Further research is needed in developing countries to test the feasibility of implementing clinic-based therapy which leverages the company’s Leva device.

Katie Hobbins, Managing Editor

March 8, 2024

3 Min Read
Female medical professional treating patient
Hugh Sitton / Stone via Getty Images

Axena Health, a medical technology company focused on female pelvic health, has unveiled the findings of its landmark study to understand the far-reaching impacts of urinary incontinence (UI) on women in sub-Saharan Africa. The study, which enrolled 175 women and healthcare providers in Kenya and Nigeria, was done in collaboration with ThinkPlace — a global design thinking and strategy firm.

Pelvic floor disorders affect one-third of women globally, according to Axena, with UI being the most common. A lack of awareness of incontinence in women continues to contribute to low care seeking behaviors and is associated with negative psychosocial, economic, and physical burdens — especially as symptoms worsen over time when left untreated.

The study, which Axena said is the first of its kind, revealed the need for awareness, education, and access to treatment options for women in developing countries. Specifically, the company said, the study will inform the development of treatment options based on the Leva Pelvic Health system’s mechanism of action while respecting cultural norms. These options would also be available through local healthcare delivery systems.

“We believe this is the first large-scale qualitative study to document the significant burden of incontinence among women in Kenya and Nigeria,” said Oliver Muchiri, co-author of the report and practice lead, Service and Systems Design Unit at ThinkPlace Kenya, in the press release. “We believe there’s tremendous need for education, awareness, and care in Kenya and Nigeria and other low- and middle-income countries. We hope the insights will inspire new global, cooperative efforts that respond to these women’s voices and clinicians’ call for accessible, evidence-based treatment that’s reliable and scalable.”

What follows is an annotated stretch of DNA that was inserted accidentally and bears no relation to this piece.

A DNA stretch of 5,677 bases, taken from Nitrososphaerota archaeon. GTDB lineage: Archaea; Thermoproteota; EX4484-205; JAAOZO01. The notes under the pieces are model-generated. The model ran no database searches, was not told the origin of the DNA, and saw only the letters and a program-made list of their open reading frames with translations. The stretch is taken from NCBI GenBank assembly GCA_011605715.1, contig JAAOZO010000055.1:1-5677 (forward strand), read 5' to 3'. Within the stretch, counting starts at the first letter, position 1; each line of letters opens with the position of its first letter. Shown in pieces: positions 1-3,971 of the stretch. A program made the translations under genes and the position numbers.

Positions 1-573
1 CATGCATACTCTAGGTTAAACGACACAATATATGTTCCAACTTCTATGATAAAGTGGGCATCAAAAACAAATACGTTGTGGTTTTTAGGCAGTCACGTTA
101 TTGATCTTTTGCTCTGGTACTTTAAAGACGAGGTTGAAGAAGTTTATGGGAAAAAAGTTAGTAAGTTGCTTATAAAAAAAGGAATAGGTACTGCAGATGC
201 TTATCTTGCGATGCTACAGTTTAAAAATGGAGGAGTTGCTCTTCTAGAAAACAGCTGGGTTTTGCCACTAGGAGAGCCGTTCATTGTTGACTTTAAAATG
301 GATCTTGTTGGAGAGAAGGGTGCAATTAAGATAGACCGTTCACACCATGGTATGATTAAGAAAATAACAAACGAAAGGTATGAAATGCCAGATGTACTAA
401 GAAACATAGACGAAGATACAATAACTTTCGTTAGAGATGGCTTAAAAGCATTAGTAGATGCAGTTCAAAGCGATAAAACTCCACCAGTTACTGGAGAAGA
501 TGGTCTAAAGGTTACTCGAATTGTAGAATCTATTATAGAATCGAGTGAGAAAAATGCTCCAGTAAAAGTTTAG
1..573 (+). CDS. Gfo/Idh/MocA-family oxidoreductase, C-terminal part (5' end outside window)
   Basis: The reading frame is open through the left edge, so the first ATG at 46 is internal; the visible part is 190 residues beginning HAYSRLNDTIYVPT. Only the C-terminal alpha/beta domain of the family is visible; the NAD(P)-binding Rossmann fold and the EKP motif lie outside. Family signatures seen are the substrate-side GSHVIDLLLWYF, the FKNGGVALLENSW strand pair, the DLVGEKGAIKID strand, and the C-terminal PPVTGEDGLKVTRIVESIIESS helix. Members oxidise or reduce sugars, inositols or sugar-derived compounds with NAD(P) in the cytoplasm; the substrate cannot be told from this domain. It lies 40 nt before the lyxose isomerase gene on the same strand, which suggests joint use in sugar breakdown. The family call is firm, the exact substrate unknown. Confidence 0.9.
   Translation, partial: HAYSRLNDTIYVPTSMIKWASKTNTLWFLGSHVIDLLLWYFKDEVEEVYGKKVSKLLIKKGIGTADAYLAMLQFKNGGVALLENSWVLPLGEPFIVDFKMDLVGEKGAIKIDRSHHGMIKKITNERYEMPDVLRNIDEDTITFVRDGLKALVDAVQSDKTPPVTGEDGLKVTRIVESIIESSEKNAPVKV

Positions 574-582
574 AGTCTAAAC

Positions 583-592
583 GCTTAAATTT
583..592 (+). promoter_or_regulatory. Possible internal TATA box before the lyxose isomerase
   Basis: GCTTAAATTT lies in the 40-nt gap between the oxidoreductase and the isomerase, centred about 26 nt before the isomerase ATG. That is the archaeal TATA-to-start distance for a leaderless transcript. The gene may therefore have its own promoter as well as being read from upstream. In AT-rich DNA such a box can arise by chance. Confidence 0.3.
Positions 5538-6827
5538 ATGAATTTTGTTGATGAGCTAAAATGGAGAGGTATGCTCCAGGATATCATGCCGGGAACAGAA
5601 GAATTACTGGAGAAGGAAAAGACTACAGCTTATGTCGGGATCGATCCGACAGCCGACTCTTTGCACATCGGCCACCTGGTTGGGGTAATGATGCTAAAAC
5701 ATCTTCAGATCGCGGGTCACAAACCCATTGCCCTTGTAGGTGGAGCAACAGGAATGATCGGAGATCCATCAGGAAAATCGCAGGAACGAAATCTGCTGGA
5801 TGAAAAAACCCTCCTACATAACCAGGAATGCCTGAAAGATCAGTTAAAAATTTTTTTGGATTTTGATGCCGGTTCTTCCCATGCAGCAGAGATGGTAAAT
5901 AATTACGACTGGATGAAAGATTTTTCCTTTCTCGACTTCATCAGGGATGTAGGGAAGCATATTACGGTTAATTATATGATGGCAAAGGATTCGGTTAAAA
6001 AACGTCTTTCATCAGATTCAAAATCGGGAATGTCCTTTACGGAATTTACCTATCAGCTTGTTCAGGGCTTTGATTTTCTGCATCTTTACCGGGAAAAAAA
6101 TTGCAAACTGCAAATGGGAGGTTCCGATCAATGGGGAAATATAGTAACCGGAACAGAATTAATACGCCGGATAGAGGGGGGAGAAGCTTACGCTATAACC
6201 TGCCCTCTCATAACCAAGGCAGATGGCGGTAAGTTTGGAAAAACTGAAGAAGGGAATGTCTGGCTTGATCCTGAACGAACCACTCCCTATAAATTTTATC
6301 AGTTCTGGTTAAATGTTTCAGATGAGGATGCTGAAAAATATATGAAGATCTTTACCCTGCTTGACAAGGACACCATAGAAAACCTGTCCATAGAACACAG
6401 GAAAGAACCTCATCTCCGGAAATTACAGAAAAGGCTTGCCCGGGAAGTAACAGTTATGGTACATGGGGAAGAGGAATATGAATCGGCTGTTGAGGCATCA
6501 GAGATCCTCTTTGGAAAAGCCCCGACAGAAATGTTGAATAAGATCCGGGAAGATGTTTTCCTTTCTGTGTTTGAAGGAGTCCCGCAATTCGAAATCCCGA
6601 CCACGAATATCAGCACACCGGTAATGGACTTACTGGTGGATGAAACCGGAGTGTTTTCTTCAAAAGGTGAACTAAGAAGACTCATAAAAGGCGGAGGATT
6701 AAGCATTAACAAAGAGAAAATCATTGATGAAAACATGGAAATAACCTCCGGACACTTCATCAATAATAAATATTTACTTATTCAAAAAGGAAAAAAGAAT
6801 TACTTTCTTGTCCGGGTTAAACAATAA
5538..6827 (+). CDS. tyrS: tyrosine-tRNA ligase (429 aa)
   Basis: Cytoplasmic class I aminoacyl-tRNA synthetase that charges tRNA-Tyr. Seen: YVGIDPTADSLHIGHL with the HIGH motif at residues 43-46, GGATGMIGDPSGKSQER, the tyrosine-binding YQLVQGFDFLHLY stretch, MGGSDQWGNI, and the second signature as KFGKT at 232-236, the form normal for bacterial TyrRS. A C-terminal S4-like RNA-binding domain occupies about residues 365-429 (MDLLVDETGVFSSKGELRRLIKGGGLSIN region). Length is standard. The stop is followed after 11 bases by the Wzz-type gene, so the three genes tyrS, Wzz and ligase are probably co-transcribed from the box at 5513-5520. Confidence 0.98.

The Leva Pelvic Health system is a prescription medical device that treats UI and chronic fecal incontinence non-invasively and medication-free. The device combines a small intra-vaginal probe embedded with multiple motion sensors and integrated software to allow women to visualize pelvic floor muscle movement in real-time and guide them to completing treatment correctly.

Through conversations, focus groups, and quantitative surveys, women and clinicians expressed the need for UI treatment modalities in their communities. Clinicians also acknowledged the effectiveness of pelvic floor muscle training for UI and highlighted the need to educate healthcare workers on how to evaluate and manage pelvic floor disorders.

“This research showed that women recognize the importance of pelvic floor muscle exercises and clinicians want to support structured and supervised pelvic floor muscle training and education,” said Laura Keyser, DPT, MPH, director of clinical strategy and global health at Axena Health. “We hope this report elevates the conversation about pelvic floor disorders for women in Nigeria, Kenya and other low- and middle-income countries.”

Clinicians involved in the study also called for additional research to help understand the prevalence of UI in sub-Saharan Africa and “expressed the critical need for effective treatment that would allow them to treat large populations,” according to the release.

Axena plans to conduct a second study in Nigeria to test the feasibility of implementing clinic-based therapy that leverages Leva’s technology for the treatment of such disorders.

About the Author(s)

Katie Hobbins

Managing Editor, MD+DI

Katie Hobbins is managing editor for MD+DI and joined the team in July 2022. She boasts multiple previous editorial roles in print and multimedia medical journalism, including dermatology, medical aesthetics, and pediatric medicine. She graduated from Cleveland State University in 2018 with a bachelor's degree in journalism and promotional communications. She enjoys yoga, hand embroidery, and anything DIY. You can reach her at [email protected].

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